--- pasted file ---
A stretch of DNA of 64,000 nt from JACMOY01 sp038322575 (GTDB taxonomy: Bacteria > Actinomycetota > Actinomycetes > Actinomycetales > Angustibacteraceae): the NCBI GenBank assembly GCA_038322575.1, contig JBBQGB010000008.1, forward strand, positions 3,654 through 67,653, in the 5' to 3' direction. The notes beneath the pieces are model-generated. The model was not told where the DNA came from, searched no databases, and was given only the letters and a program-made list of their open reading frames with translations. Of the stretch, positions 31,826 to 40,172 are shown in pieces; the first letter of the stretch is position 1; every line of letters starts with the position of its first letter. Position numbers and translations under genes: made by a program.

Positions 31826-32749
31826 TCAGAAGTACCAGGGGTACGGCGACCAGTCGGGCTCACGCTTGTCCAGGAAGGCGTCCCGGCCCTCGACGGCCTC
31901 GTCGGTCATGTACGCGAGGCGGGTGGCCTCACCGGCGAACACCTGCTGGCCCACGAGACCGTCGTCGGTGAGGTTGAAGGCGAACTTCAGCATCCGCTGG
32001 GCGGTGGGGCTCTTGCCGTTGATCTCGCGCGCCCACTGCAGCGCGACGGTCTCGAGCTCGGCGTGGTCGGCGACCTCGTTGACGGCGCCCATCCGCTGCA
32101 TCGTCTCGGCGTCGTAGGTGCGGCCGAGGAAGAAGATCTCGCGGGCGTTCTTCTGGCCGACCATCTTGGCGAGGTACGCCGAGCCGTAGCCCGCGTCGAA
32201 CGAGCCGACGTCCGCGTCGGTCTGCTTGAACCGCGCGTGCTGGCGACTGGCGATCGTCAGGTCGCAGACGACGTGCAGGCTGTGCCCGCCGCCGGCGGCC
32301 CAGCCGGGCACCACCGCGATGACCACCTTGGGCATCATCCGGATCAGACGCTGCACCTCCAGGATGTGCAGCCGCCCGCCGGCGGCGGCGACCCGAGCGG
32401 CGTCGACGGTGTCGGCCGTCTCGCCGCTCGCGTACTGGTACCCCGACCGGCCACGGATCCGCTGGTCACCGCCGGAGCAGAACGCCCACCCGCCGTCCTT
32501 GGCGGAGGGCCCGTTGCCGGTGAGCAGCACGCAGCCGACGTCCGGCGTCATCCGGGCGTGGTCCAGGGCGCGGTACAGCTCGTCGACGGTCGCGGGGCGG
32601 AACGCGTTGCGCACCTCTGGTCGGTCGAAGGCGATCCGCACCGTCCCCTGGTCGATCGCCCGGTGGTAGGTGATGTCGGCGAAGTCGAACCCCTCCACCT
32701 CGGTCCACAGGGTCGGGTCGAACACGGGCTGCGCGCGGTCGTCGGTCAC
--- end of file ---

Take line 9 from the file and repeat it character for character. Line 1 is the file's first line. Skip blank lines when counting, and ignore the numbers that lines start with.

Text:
32401 CGTCGACGGTGTCGGCCGTCTCGCCGCTCGCGTACTGGTACCCCGACCGGCCACGGATCCGCTGGTCACCGCCGGAGCAGAACGCCCACCCGCCGTCCTT